Public engagement guidelines for researchers, scholars and scientists
The purpose of these guidelines is to support the inclusive engagement of stakeholders in research, scholarship and science. Stakeholders include the researchers, scholars and scientists (hereafter referred to as researchers); the public and communities they serve, the media in all its forms, and the organisations in which researchers work: tertiary education organisations, Crown Research Institutes and other Crown entities, local and central government, independent research organisations, not-for-profit research organisations, and the private sector.
The guidelines are based on three principles:
- that society benefits from being engaged and informed about new knowledge and its application;
- that differing contexts of engagement bring different obligations; and
- that acting with professionalism and transparency are necessary to build and maintain public trust.
Engaged and informed society
Society supports the discovery and application of knowledge in order to advance and protect its citizens’ wellbeing. This support occurs directly through publicly-funded research or indirectly through public commitment to laws and institutions that facilitate protection, application and use of knowledge in society’s interests.
The ability to uphold the free flow of ideas and information, as well as fostering an open, informed debate on matters of public interest, is central to building and maintaining a democratic and inclusive society. Further, citizens expect to participate in discussion and debate on important public issues. A better-informed community, that is comfortable with research and new and innovative ideas, will have greater capacity and capability to critically assess and absorb new knowledge, and make well-informed decisions.
In these guidelines, knowledge and its application in the public interest (the interests of people generally) are interpreted broadly to reflect New Zealand’s history and culture, and all perspectives that can contribute to the nation’s future wellbeing. Opportunities for public engagement may differ between research disciplines, and can to some extent depend on the type of research, whether investigative, mission- or industry-led, or where there are important specific knowledge systems such as mātauranga Māori with the potential to enrich and add new dimensions to many fields of intellectual endeavour of value to society . Engagement can be seen as a shared responsibility where the research community, government funders, media and the public all need to engage to achieve results.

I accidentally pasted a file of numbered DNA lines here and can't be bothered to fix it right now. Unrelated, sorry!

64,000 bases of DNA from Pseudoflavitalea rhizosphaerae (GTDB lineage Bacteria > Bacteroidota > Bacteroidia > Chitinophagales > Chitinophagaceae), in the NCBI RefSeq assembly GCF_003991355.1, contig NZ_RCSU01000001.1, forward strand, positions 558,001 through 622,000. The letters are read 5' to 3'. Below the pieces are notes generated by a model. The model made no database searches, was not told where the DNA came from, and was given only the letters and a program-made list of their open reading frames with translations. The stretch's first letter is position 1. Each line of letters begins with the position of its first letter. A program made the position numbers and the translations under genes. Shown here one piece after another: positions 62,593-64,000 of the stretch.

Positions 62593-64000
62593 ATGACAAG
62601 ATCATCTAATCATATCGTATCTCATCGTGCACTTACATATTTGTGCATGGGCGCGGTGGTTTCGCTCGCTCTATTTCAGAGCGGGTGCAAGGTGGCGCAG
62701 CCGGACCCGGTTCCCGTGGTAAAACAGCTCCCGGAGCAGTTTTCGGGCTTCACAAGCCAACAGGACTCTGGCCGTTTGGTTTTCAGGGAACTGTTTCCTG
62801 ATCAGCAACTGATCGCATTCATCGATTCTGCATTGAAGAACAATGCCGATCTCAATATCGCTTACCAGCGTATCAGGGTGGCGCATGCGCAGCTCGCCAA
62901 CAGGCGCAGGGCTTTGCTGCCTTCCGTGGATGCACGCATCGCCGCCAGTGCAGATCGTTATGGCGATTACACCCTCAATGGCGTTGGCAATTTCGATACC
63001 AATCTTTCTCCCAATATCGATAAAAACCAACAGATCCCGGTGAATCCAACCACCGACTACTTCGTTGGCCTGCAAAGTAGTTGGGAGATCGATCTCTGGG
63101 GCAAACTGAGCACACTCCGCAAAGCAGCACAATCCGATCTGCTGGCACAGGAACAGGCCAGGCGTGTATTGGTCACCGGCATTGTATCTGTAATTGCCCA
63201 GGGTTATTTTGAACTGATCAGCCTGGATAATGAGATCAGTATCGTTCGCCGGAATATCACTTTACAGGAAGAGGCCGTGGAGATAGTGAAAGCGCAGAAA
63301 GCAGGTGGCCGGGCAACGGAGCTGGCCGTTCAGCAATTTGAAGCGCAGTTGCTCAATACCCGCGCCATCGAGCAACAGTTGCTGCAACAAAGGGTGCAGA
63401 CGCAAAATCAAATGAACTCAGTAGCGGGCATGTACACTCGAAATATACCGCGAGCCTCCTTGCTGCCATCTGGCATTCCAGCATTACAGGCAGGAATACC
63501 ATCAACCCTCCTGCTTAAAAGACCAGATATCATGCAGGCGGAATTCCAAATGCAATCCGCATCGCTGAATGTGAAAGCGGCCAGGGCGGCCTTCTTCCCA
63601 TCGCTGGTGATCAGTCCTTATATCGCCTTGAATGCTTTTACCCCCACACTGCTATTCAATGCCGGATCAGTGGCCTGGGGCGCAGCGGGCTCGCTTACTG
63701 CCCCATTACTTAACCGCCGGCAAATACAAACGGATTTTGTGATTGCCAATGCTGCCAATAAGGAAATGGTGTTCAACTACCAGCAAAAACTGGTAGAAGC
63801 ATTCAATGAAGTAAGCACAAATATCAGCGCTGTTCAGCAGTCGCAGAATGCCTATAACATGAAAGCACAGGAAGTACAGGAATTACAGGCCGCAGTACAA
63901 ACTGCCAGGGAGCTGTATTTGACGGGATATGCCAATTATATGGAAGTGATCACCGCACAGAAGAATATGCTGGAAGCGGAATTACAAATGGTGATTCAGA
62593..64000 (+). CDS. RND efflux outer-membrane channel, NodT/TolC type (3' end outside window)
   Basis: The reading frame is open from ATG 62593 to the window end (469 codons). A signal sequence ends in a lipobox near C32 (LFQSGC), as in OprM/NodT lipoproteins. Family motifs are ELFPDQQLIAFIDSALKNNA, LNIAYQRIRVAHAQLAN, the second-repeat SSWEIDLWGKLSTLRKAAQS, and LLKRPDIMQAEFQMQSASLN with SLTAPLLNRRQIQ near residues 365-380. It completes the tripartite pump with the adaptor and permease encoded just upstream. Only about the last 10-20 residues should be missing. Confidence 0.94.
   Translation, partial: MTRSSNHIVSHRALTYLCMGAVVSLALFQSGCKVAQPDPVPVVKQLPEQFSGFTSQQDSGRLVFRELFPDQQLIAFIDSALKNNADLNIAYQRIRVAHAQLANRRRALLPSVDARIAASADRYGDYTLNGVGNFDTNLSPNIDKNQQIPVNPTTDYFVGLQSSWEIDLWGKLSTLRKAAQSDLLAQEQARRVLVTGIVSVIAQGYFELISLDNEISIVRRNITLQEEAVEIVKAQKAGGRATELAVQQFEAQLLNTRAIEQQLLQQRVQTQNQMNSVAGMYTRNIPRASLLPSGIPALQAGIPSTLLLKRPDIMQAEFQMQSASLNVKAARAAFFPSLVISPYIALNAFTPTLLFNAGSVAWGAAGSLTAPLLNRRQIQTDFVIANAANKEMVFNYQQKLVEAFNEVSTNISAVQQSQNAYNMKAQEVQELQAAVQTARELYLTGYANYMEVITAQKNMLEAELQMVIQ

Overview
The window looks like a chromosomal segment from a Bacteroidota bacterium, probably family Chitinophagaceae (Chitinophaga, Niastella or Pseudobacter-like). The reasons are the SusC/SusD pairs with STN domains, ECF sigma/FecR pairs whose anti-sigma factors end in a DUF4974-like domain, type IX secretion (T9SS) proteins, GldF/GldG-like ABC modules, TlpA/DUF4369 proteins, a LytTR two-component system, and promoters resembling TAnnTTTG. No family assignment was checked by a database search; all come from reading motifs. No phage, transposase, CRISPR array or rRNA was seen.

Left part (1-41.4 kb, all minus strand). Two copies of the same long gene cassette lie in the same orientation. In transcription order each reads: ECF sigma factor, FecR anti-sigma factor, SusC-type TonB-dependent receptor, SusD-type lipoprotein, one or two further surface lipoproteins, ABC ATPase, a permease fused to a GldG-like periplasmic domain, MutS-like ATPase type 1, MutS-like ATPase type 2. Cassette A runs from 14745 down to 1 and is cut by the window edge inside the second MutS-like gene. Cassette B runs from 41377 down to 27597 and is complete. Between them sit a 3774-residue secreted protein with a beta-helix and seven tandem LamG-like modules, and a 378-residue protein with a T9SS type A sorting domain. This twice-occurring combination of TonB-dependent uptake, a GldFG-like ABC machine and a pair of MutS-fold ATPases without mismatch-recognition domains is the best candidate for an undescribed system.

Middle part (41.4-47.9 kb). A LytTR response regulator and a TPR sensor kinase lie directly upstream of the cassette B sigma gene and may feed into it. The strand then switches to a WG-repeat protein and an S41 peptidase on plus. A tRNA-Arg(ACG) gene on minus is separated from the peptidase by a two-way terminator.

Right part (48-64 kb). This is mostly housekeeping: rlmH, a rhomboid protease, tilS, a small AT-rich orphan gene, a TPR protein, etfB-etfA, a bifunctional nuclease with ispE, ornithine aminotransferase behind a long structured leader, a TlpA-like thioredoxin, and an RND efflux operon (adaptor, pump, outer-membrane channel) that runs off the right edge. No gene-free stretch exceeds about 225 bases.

The public may also participate in shaping the context in which research questions gain relevance. Some research projects already use co-design and user participation. Many research studies seek to engage with communities and learn from them. Partnerships with Māori communities that extend well beyond the research project are more likely to result in benefits to the Māori communities involved as well as the researchers.
 The Royal Society of New Zealand is committed to entering into an ongoing discussion with Māori researchers and those engaged in research in Māori domains to explore such matters in a wider context than these guidelines allow, and to inform a review of these guidelines after January 2018
Engaged and informed society – researchers should:
 e.g. from the New Zealand Science Media Centre, www.sciencemediacentre.co.nz, or in-house communications advisors
|Context and obligations